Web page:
Pentecost celebrated harvesting the first fruits of the new crop and giving the Torah at Mount Sinai. (Exodus 23:14-17 and note JSB). The symbolism of the Jewish festival of Pentecost was perfect for this day that we remember as the “birthday” of the Church. It marked the giving of the good news about Jesus Christ who fulfills the Torah that was given at Mount Sinai. And it marked the first fruits of the harvest of people whose lives produce the fruits of the Holy Spirit: love, joy, peace, forbearance, kindness, goodness, faithfulness, gentleness, and self-control.
When Jesus was eating with his disciples (after his resurrection and before his ascension to heaven), Jesus commanded them:
“Do not leave Jerusalem, but wait for the gift my Father promised, which you have heard me speak about. For . . . in a few days you will be baptized with the Holy Spirit.” (Acts 1:4-5 (emphasis added)).
Since the Holy Spirit is a gift of the Father, our baptism by the Holy Spirit is an example of the Amazing Grace of the LORD our God—an example of how we are saved by our faith in the LORD our God and not by our own works, lest anyone should boast. (Ephesians 2:8).
For if anyone boasts, it should never be about what we have done. We should only boast about what the LORD has given to us and what the LORD has done for us (Jeremiah 9:25; 1 Corinthians 1:26-31; 2 Corinthians 10:17-18).
The passage in Acts where Jesus says to wait for the gift of the Holy Spirit does not specify what Jesus had previously told his disciples about “the gift my Father promised” (Acts 1:4). Presumably, Jesus was referring to the types of things he said about the Holy Spirit during the Last Supper.
At that time, Jesus told his disciples: “. . . I will ask the Father, and he will give you another Counselor to be with you forever—the Spirit of truth” (John 14:16-17). This Counselor, the Holy Spirit, whom the Father will send in my name, will teach you all things and will remind you of everything I have said to you.” (John 14:26).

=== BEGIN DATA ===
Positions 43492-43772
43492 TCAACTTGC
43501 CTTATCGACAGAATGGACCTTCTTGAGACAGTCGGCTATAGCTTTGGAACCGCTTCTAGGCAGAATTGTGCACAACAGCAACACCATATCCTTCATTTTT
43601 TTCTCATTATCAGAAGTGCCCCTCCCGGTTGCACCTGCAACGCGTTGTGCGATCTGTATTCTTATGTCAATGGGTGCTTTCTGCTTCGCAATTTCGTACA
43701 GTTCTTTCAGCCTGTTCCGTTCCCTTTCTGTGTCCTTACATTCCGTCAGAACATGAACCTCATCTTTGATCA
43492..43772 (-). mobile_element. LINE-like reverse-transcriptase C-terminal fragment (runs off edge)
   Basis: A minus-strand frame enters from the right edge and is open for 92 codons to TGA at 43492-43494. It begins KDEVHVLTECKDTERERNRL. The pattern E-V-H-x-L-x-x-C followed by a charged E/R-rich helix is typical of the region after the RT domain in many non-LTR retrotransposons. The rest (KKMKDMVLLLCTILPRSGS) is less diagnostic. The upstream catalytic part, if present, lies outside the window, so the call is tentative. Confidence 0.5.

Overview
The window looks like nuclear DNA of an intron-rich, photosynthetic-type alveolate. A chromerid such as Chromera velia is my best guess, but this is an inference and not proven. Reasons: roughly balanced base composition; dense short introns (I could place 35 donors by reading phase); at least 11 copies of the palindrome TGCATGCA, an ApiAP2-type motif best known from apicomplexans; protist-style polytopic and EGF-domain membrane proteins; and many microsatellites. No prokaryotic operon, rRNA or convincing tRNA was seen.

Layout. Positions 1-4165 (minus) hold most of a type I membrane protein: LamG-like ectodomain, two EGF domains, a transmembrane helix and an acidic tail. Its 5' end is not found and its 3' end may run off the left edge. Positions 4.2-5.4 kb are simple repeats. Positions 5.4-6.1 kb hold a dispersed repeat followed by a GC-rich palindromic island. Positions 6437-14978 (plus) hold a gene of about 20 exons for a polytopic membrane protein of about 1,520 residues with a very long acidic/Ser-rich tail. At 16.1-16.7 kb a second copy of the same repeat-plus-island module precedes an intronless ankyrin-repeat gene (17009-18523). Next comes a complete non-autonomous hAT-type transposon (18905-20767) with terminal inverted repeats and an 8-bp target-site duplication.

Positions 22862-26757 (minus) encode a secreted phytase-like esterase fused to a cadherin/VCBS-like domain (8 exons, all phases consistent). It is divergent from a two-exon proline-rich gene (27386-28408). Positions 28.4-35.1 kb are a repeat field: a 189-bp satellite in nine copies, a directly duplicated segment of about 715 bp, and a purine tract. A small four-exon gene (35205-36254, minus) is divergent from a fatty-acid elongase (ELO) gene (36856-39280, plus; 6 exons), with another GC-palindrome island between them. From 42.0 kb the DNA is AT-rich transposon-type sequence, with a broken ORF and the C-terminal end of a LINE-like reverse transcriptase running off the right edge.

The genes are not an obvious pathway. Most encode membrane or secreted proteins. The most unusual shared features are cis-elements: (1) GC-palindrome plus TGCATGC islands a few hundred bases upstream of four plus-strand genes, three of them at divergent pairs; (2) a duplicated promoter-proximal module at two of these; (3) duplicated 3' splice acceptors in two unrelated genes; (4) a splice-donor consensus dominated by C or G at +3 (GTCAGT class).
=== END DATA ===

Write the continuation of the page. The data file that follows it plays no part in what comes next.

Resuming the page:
In God’s good time and in God’s good way, the period of waiting for the gift of the Holy Spirit came to an end. And, because of the importance of this gift, God brought the period of waiting to an end in a particularly dramatic fashion.
The Holy Spirit came upon the 120 believers with power while “they were all together in one place” (Acts 2:1).
“Suddenly a sound like the blowing of a violent wind came from heaven and filled the whole house where they were sitting.” (Acts 2:2). They must have been startled by this sound.
Then they saw a sight that must have amazed them. “They saw what seemed to be tongues of fire that separated and came to rest on each of them.” (Acts 2:3).
An equally startling and amazing change came over each person: “All of them were filled with the Holy Spirit and began to speak in other tongues as the Spirit enabled them.” (Acts 2:4).
Evidently they created quite a commotion. Because “a crowd came together in bewilderment” to find out what was going on (Acts 2:6).